Finding bed bugs in your home is an unfortunate event, and no one likes to discover them in their beds. Those who have been so unlucky are immediately looking for the easiest and safest way to eliminate these insects.
One of the first solutions that come to mind is to use borax, but does borax kill bed bugs? Here you can learn more about this acid and whether it can give you the results you need.
Boric Acid and Their Influence on Bed Bugs
When you look for ways to eliminate pests, you will find an abundance of DIY methods. A lot of articles mention boric acid as a substance that can be used to get rid of bed bugs. But will boric acid kill bed bug?
Borax and bed bugs
Let’s take a look at borax and bed bugs. Borax or boric acid has been actively used for eliminating cockroaches for many years. Because it works so well on these insects, a lot of people assume that borax will also help get rid of bed bugs.
However, this information is not accurate. According to research, cockroaches tend to accidentally consume boric acid while preening themselves.
Bed bugs, on the other hand, don’t preen and are able to survive even when high concentrations of borax are used. As they don’t ingest boric acid and there is no influence of this substance on contact, using boric acid directly to get rid of bed bugs won’t bring the necessary results.
At the same time, bed bugs tend to avoid different products and substances that they view as potentially dangerous for them. This may include some essential oils, herbs, alcohol, and more.
In a similar way, they will try not to get into places covered with borax, so it may be used as a diversion method.
Will boric acid kill bed bug eggs?
Can borax kill bed bugs eggs? Some people get the idea of using borax for bed bugs and their eggs. For boric acid to eliminate insects, it is important for it to be ingested. As bed bug eggs cannot ingest anything, it means that borax is unlikely to kill them.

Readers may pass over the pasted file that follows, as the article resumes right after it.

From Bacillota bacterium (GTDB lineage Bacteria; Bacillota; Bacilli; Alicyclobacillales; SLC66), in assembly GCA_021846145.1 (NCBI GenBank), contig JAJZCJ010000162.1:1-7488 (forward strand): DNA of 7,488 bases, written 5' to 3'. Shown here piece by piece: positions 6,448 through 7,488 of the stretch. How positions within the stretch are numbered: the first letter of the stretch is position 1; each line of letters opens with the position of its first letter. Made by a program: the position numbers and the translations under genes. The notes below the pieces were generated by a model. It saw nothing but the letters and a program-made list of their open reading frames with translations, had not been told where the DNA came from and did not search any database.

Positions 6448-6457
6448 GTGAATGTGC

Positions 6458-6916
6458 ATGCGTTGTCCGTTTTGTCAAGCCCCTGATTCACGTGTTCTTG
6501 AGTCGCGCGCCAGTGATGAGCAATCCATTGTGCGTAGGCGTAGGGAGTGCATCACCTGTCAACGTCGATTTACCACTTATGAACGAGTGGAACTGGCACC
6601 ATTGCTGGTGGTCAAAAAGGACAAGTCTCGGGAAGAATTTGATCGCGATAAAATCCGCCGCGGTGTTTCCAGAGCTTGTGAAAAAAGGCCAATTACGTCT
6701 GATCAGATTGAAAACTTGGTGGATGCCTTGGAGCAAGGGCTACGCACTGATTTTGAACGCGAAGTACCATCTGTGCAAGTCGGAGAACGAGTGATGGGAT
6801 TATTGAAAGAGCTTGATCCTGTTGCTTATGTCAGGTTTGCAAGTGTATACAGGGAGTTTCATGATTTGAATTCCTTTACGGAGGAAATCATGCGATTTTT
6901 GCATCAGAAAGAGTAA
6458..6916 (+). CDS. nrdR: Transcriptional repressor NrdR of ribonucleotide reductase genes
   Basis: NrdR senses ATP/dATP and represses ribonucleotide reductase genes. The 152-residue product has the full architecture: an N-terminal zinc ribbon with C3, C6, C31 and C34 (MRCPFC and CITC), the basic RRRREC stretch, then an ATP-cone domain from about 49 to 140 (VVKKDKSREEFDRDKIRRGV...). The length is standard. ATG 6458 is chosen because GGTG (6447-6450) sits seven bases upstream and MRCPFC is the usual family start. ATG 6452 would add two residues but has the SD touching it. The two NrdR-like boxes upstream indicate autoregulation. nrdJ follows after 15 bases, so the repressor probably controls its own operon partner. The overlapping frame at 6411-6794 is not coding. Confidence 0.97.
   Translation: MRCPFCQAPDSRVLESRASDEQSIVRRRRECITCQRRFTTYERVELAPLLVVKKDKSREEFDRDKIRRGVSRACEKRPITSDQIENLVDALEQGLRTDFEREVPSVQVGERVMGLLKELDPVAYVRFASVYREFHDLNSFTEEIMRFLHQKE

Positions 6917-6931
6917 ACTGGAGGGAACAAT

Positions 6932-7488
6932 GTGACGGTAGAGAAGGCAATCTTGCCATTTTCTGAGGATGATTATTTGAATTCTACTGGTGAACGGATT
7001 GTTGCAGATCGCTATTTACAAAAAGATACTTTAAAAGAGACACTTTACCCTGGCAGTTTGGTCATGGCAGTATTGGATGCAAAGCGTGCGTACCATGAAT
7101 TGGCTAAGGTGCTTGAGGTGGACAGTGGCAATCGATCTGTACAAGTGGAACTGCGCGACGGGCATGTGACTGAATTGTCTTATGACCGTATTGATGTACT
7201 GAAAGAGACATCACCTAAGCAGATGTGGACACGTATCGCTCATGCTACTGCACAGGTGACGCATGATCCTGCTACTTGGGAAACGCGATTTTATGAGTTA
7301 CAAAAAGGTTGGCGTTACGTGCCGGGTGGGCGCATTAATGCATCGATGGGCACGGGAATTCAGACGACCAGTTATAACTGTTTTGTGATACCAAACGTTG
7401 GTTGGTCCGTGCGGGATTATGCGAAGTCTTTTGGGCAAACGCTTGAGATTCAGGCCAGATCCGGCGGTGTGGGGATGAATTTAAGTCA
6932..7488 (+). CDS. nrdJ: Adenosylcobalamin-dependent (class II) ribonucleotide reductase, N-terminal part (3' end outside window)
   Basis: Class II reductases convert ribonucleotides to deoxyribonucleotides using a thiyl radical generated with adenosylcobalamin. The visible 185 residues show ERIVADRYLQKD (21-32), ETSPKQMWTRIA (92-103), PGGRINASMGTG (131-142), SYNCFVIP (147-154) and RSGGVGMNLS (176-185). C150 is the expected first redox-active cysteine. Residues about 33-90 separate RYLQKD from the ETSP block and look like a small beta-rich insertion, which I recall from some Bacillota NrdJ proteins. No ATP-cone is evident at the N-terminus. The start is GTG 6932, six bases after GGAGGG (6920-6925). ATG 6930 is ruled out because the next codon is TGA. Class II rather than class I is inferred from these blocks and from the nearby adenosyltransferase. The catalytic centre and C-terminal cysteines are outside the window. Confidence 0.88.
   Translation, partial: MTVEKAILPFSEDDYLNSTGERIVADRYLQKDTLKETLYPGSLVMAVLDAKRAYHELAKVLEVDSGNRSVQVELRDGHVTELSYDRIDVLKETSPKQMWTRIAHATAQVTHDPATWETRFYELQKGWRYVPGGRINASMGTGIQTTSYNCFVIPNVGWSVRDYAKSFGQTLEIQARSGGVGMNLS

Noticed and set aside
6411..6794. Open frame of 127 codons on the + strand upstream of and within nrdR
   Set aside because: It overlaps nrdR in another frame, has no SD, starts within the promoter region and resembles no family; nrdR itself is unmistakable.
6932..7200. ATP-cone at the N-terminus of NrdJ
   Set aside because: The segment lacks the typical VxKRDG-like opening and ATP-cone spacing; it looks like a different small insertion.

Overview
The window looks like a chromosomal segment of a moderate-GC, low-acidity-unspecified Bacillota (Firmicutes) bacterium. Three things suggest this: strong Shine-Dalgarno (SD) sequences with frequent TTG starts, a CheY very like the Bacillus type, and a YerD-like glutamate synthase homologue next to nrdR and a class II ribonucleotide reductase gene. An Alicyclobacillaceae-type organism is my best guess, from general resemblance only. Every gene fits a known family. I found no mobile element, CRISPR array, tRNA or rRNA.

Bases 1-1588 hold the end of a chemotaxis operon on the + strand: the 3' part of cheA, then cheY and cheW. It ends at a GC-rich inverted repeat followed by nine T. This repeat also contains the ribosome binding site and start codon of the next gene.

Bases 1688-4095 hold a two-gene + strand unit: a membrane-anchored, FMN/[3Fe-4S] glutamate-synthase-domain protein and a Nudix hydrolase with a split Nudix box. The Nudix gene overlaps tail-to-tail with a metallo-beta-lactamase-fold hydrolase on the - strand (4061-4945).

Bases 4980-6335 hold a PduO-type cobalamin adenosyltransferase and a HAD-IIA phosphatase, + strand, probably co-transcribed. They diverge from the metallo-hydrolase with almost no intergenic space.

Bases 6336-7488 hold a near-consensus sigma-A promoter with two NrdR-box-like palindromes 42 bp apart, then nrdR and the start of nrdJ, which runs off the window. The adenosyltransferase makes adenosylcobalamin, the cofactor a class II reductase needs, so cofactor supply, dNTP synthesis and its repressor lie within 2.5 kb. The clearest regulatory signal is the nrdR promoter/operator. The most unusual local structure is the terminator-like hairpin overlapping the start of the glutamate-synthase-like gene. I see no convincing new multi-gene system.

There is a lot of misconception about the use of borax on bed bugs because people compare them to other insects. However, there is no proven information that boric acid destroys bed bug eggs.
Even covering eggs completely in boric acid will not have the effect, as these insects can hatch and survive even in airtight containers for a long time.
Is it effective against bed bugs in any other way?
Based on the available research, borax can still be used as a method of deterring bed bugs. While the powder won’t kill them, it should be enough to make them avoid the place where there is boric acid.
If you know that there have been bed bugs in your bed and you got rid of them using other methods, you can try preventing further infestation. To do this, you can cover different points of the bed where insects can get in – cracks, bed legs, and more.
Another solution that you can use is diluted liquid borax that should be placed in a spray bottle. With the help of this solution, you can make your bed or another object less friendly for bed bugs.
The scent of boric acid can also cover the smell of bed bugs, so they won’t be able to return to the same place where they have been hiding.
Is boric acid safe to use?